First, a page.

ANC Report: Crime, Budget, Redistricting
By March 3, 2022 0 658•
First on the agenda at this month’s ANC meeting, a public safety briefing from Lt. John Merzig of the Metropolitan Police Department (MPD). Regarding last month’s fatal shooting at 33rd and M Streets NW, MPD has identified a “person of interest” and has ascertained the shooting was not likely random. “There was some sort of correlation between the two individuals,” said Merzig. MPD is still on the search for the shooter and has increased patrols.
In conjunction with the U.S. Secret Service, MPD has also increased its presence in Georgetown in anticipation of the truckers’ convoys as well as protests near the Ukrainian and Russian embassies. On the positive side of the report, property crime, theft from auto, and stolen auto are down significantly by 50 percent. “Cold weather usually plays a factor,” said Lt. Merzig, “but continue to lock your car and keep your valuables out of sight.”
A Word from Council Member Brooke Pinto
Appearing live from her office in the Zoom meeting, Ward 2 Council Member Pinto stated she sent a budget request letter outlining Ward 2 projects and priorities to Mayor Bowser on Feb. 3. Mayor Bowser will send the mayor’s budget letter to the D.C. Council for consideration by March 16 in preparation for July Council hearings and final budget approval by the new fiscal year, starting Oct. 1. Ella Hanson can be contacted at firstname.lastname@example.org for budget-related questions. Public safety continues to be one of Pinto’s top priorities with Council Member Pinto sharing residents’ frustrations. “The violence we have to endure is unacceptable,” she said. She’s joined neighbors and MPD for public safety walks and ride-alongs and has put her support behind the MPD cadet training program that trains officers to serve the communities in which they grew up. She also continues to support violence interruption programs.
Focusing on schools will assist in improving Ward 2 neighborhoods, Pinto believes. She therefore supports expansion for “out of school time” programs that ensure kids are supervised in meaningful extracurricular activities. In-person school time is critical to young people’s development and she supports adequate funding to eliminate staffing cuts and to improve and modernize school infrastructure.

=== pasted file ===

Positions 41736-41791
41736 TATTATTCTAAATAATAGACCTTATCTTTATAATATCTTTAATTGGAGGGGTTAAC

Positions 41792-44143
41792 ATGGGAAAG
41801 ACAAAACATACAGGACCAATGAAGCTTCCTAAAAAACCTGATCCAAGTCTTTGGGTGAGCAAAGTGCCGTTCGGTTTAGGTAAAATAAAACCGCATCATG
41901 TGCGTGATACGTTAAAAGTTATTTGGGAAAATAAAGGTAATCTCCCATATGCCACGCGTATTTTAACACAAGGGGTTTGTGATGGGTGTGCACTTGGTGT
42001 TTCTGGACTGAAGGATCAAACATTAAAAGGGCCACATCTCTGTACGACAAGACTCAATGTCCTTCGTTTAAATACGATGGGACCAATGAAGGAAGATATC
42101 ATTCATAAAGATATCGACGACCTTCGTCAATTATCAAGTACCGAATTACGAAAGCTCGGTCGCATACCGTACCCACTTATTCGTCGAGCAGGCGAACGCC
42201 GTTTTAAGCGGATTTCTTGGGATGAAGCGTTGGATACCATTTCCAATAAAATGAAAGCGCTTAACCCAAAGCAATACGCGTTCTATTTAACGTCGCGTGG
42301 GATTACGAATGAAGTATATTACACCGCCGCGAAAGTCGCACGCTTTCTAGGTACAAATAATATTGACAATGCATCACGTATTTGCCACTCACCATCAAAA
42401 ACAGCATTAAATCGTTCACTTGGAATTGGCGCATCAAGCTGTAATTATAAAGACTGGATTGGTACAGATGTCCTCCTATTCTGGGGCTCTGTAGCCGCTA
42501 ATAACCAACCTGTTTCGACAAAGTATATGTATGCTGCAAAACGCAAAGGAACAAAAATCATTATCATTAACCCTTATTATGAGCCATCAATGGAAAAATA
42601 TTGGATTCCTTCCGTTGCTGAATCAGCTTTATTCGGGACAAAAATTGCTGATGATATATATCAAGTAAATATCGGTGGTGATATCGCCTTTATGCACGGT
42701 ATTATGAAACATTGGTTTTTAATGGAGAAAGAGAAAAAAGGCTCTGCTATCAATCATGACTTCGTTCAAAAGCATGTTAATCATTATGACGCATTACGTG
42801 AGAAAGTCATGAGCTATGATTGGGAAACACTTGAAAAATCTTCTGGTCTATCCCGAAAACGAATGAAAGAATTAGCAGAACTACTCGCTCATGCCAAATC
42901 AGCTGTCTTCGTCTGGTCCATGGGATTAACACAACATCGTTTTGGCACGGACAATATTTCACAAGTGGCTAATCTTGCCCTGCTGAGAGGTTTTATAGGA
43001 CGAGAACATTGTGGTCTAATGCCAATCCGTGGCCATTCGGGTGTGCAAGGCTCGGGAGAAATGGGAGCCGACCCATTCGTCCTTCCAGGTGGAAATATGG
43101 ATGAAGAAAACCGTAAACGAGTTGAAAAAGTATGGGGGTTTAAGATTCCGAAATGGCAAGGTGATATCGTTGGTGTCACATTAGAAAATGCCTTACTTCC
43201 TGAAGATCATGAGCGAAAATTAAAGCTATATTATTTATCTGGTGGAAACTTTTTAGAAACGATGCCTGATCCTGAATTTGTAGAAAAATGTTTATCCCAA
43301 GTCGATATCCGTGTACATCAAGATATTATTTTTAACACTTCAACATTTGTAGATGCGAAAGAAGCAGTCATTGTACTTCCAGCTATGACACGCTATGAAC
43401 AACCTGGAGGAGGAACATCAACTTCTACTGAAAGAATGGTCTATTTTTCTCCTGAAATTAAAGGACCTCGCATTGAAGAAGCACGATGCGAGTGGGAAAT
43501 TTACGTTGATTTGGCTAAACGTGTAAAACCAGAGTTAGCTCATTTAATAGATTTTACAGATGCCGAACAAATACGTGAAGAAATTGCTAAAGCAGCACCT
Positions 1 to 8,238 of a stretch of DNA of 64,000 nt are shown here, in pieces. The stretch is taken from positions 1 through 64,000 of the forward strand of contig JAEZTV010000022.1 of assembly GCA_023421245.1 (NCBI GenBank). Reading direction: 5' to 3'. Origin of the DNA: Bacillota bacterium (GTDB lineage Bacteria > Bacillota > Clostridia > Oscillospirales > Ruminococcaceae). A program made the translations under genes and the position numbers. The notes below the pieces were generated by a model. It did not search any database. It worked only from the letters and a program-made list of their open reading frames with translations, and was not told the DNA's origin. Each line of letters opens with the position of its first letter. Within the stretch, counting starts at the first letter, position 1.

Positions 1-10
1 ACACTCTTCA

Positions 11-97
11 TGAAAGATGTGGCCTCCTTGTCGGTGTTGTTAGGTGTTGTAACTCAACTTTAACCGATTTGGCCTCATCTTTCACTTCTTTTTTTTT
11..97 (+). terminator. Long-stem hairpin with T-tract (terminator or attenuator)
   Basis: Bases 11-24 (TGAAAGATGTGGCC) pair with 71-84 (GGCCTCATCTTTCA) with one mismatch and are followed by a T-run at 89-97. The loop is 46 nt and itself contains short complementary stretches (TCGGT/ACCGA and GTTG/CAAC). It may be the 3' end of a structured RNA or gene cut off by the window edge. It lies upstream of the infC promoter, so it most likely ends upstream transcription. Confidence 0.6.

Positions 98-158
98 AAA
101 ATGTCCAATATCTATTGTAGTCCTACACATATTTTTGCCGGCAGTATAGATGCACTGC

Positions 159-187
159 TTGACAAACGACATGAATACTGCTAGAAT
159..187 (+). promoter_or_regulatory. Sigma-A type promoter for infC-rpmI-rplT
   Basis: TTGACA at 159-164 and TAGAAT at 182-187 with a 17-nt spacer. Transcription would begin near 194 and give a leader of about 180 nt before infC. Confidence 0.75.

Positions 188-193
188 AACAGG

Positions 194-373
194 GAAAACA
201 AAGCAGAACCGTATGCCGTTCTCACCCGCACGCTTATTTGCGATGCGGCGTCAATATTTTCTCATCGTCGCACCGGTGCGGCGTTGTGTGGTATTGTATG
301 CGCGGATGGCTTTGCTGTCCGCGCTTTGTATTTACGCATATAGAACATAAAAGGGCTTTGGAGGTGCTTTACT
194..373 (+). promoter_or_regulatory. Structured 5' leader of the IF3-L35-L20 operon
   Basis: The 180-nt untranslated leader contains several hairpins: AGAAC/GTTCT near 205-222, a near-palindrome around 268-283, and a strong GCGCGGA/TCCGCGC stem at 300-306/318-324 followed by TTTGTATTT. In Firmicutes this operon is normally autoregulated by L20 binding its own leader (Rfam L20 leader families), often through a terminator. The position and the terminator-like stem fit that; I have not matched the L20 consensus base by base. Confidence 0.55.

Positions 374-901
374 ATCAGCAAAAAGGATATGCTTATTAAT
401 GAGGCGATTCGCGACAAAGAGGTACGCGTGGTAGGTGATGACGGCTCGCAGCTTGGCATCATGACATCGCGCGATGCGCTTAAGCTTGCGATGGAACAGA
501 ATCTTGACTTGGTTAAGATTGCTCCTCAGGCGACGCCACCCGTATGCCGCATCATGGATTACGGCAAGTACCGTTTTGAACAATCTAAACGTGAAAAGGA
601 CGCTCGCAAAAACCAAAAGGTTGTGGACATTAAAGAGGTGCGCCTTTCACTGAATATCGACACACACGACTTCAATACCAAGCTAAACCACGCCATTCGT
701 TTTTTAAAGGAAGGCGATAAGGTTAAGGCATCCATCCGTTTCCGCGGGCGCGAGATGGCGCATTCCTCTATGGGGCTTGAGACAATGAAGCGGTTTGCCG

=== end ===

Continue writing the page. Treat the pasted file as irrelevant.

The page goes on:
Affordable housing and addressing homelessness in another top priority. Pinto is working to ensure that the unhoused will be able to move into safe and stable housing. Fortunately, tens of millions of dollars in housing vouchers are available, though deploying the vouchers will take time because the “infrastructure needs to be in place” (including “wrap-around” social services to help the unhoused transition to public housing.) Pinto highlighted the success of the city’s pilot program helping to provide expedited housing and assistance to homeless encampment residents in four locations. Of the four sights, 84 percent of the residents who were living there are now in stable housing. “This is a great model I hope will expand into other sites in the city,” Pinto said.
Pinto has also introduced the Recovery Act to convert vacant office space to affordable housing, retail, hotels, greenspace and other uses. Since the pandemic, retail space is underutilized and the jobs and construction generated from the initiative will benefit residents as well. Other priorities include funding for small businesses to help fill vacant ground floor retail space along Georgetown’s business corridors and streamlining the business licensing process for business owners and entrepreneurs. Senior citizens who have been affected by isolation due to the pandemic are a priority as well. Ward 2 doesn’t have a dedicated senior center and Pinto would like to provide one. Pinto has also requested $1 million to fund the renovation of the Hardy Recreation Center located at 4500 Q Street NW.